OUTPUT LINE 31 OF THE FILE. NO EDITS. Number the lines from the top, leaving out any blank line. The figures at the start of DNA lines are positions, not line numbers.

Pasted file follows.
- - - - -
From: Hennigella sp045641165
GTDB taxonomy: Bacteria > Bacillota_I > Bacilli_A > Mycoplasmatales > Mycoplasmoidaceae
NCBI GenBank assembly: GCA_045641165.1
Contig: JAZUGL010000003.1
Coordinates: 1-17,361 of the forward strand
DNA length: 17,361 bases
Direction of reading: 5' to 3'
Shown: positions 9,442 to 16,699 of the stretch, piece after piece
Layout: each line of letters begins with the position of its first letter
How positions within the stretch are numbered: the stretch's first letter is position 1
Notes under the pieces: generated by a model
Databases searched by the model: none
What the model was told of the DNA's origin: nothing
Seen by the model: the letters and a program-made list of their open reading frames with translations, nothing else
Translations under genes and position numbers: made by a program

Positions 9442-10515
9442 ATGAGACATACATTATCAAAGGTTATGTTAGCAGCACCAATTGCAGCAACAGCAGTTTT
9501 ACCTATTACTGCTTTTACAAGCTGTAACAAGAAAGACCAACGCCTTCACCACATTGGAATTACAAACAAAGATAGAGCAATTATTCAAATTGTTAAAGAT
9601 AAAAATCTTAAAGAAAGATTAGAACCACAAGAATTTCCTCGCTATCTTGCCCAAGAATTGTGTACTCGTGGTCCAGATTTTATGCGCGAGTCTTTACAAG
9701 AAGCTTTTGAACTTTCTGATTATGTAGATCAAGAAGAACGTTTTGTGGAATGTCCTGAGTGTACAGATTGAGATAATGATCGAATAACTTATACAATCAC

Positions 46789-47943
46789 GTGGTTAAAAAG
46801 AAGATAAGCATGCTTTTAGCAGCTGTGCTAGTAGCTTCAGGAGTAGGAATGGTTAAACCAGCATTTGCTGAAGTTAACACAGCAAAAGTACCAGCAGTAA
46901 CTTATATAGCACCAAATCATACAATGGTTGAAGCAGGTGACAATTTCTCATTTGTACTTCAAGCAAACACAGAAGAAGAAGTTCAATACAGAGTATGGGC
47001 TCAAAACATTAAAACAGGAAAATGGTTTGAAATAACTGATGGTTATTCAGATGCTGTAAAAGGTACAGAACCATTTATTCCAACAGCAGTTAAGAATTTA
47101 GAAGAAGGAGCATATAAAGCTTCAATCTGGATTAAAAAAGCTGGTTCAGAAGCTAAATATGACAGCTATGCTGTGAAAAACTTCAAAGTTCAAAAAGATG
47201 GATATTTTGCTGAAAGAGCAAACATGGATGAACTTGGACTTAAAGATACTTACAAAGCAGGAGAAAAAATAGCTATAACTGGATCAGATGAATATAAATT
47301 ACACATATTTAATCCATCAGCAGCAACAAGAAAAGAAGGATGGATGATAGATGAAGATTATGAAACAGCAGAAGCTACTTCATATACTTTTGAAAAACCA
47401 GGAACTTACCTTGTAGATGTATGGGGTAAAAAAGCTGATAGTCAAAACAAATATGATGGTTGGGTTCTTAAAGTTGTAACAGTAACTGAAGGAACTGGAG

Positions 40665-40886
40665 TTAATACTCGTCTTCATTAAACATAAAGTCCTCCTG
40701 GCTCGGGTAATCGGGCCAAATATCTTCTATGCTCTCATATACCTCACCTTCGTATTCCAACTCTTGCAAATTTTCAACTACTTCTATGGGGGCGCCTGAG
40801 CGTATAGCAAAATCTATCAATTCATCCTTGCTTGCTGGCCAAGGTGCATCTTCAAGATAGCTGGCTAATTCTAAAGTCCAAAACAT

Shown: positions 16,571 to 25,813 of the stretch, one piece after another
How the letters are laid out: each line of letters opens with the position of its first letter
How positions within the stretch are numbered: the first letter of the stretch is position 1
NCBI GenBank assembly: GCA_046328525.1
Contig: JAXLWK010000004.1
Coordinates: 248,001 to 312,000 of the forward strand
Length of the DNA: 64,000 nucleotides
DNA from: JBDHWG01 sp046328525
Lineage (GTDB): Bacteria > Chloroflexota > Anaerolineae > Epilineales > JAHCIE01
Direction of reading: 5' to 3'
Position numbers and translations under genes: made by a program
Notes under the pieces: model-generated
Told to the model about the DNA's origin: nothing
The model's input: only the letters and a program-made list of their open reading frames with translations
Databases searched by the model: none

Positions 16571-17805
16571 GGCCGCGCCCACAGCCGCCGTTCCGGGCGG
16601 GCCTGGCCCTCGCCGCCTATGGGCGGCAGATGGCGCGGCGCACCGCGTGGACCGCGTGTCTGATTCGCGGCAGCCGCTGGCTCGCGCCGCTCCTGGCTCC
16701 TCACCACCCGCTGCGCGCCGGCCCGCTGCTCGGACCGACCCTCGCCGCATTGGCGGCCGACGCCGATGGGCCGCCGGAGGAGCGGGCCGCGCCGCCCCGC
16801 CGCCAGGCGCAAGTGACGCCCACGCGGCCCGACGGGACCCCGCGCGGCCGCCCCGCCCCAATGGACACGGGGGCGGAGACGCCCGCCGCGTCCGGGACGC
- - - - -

40665 TTAATACTCGTCTTCATTAAACATAAAGTCCTCCTG